iPhone 5 delayed by paperwork

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iPhone 5 delayed by paperwork

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Customers gather outside an Apple store before the release of the iPhone 5 in Munich early Sept. 21.[REUTERS/YONHAP]


Due to a hiccup involving bandwidth certification, the release of the iPhone 5 will be delayed by at least another week in Korea, meaning local consumers are unlikely to get their hands on one until Nov. 9 at the earliest, and even this date is considered extremely optimistic.

Apple Korea has filed a third application for authorization of a frequency band for its latest smartphone with the National Radio Research Agency (NRRA), which operates under the Korea Communications Commission (KCC), industry sources said Monday.

In Korea, foreign mobile devices must register their frequency bands with the Korean watchdog and obtain the necessary approval.

The Korean office of the U.S. tech titan initially got the green light late last month for the gadget, which was unveiled globally on Sept. 12. After the authorization was cancelled for unknown reasons, the KCC again gave it the nod on Oct. 10.

However, this was automatically nullified as Apple Korea filed a fresh application after it found it had wrongfully filled in the frequency band for SK Telecom’s 3G mobile connectivity, SK Telecom said.

Apple Korea spokesman Steve Park declined to comment on the matter.

SK Telecom is set to adopt frequency bands of between 2.1 gigahertz and 60 megahertz for the new smartphone, which will be released in Korea with two types of connectivity: 3G and the super-fast 4G LTE. But Apple Korea has only applied for the 40 gigahertz band for the 3G connection, the carrier claimed.

Apple Korea corrected the mistake on its third application, but it usually takes up to five days for the authorization process to be finalized. Industry insiders earlier predicted the phone would be available in the country this Friday.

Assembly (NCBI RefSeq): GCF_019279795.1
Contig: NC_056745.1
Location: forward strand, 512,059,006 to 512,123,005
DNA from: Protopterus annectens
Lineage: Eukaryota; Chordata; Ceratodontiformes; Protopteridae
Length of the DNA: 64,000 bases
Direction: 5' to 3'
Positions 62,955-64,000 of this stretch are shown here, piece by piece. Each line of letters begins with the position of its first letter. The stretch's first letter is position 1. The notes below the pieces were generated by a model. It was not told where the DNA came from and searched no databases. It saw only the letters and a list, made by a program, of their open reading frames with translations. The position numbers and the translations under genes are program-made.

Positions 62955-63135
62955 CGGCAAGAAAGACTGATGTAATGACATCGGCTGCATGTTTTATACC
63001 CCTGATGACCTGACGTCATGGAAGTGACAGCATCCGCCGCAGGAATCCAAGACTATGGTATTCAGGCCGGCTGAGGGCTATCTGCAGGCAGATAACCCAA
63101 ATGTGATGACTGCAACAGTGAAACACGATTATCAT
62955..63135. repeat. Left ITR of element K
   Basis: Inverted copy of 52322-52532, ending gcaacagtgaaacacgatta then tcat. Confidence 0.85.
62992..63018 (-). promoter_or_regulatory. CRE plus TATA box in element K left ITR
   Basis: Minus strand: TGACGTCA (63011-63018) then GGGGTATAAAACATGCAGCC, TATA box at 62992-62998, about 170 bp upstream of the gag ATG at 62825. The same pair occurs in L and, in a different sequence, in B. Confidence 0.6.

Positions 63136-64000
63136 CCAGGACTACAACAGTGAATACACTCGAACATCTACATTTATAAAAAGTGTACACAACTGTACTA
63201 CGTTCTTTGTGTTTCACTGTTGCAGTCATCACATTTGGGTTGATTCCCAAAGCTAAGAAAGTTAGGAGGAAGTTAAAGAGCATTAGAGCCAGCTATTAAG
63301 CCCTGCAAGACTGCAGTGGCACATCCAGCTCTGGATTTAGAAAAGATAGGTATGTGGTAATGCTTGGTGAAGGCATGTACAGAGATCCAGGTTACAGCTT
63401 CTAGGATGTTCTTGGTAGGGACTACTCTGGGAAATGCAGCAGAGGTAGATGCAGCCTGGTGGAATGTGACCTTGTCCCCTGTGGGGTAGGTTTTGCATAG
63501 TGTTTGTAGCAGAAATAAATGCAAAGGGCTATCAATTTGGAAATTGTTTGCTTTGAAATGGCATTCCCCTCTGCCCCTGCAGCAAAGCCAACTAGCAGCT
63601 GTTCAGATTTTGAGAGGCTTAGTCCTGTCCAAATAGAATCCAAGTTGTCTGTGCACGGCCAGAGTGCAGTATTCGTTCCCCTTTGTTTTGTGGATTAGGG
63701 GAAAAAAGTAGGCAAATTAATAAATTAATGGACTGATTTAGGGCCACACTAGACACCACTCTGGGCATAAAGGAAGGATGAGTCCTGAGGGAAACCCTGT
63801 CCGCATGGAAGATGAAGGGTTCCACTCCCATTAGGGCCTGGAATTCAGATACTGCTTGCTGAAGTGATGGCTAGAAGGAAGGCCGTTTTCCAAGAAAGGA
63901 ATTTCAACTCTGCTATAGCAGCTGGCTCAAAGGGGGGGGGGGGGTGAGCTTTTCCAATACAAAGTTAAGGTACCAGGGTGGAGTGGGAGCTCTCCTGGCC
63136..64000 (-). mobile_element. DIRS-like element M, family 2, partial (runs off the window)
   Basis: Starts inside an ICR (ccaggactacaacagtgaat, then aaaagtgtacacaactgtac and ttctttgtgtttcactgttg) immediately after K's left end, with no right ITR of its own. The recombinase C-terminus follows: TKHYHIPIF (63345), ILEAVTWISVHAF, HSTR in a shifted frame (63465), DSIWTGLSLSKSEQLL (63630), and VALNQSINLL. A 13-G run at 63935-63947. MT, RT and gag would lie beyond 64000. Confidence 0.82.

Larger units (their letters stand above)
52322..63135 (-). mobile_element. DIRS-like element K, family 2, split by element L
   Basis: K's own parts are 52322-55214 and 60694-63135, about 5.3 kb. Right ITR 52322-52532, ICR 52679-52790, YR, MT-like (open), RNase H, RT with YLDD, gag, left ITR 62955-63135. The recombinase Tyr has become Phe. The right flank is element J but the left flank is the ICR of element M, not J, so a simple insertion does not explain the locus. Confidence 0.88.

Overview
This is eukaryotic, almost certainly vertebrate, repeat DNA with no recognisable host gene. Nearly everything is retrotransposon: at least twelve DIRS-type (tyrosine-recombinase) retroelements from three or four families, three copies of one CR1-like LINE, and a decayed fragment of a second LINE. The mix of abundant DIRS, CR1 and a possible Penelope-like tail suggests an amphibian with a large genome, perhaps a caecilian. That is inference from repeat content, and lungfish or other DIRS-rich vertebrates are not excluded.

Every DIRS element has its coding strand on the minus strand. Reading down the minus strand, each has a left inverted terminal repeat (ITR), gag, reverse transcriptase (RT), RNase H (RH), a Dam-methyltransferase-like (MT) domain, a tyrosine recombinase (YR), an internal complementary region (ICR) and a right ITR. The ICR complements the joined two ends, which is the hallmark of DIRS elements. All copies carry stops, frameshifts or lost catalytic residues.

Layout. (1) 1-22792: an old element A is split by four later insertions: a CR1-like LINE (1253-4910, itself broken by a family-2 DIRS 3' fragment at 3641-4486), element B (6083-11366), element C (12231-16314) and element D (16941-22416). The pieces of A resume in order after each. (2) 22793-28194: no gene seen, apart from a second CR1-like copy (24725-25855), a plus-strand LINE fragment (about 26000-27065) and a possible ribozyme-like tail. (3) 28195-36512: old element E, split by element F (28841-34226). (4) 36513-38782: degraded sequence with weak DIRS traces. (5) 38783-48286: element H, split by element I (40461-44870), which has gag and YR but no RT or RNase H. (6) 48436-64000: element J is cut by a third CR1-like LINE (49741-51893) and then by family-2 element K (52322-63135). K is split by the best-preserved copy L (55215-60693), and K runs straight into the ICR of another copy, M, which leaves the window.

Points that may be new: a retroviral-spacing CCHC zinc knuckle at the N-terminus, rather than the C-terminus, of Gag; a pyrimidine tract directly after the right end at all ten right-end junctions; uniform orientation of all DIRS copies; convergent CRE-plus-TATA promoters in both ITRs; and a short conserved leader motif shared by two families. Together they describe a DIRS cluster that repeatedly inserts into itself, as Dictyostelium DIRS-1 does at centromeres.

Regarding the last edition of Apple’s hit product, the iPhone 4S, the company unveiled it in the U.S. on Oct. 4, 2011. It received authorization from the RRNA on Oct. 27 and the handset hit Korean stores on Nov. 11, about five weeks after its debut.

But the iPhone 5 has required over six weeks just for the authorization process. In contrast, the model sold over 5 million units worldwide on its first weekend, as Tim Cook proudly announced last week while introducing the iPad mini, together with the fourth-generation iPad and a few more new products.

Now the iPad mini and new iPad are almost certain to debut on the Korean market earlier than the iPhone 5, given that they have already received the required frequency authorization. For the first time, Korea is among the first batch of countries to receive shipments of the two gadgets. Under the current schedule, their offline sales are due to start Friday.

Speculation has been rife that the iPhone 5 is suffering a supply shortage due in part to the recent strike at a Foxconn manufacturing plant in China. Whether that is also affecting the timing of the device’s launch in Korea could not be confirmed by either SK Telecom or KT, the two mobile carriers set to sell the iPhone 5.

Rumors have also been swirling in recent days that SK Telecom is to blame for the later-than-expected arrival of the smartphone. In response, the nation’s top mobile carrier made several statements to clarify its position on its official blog on Monday.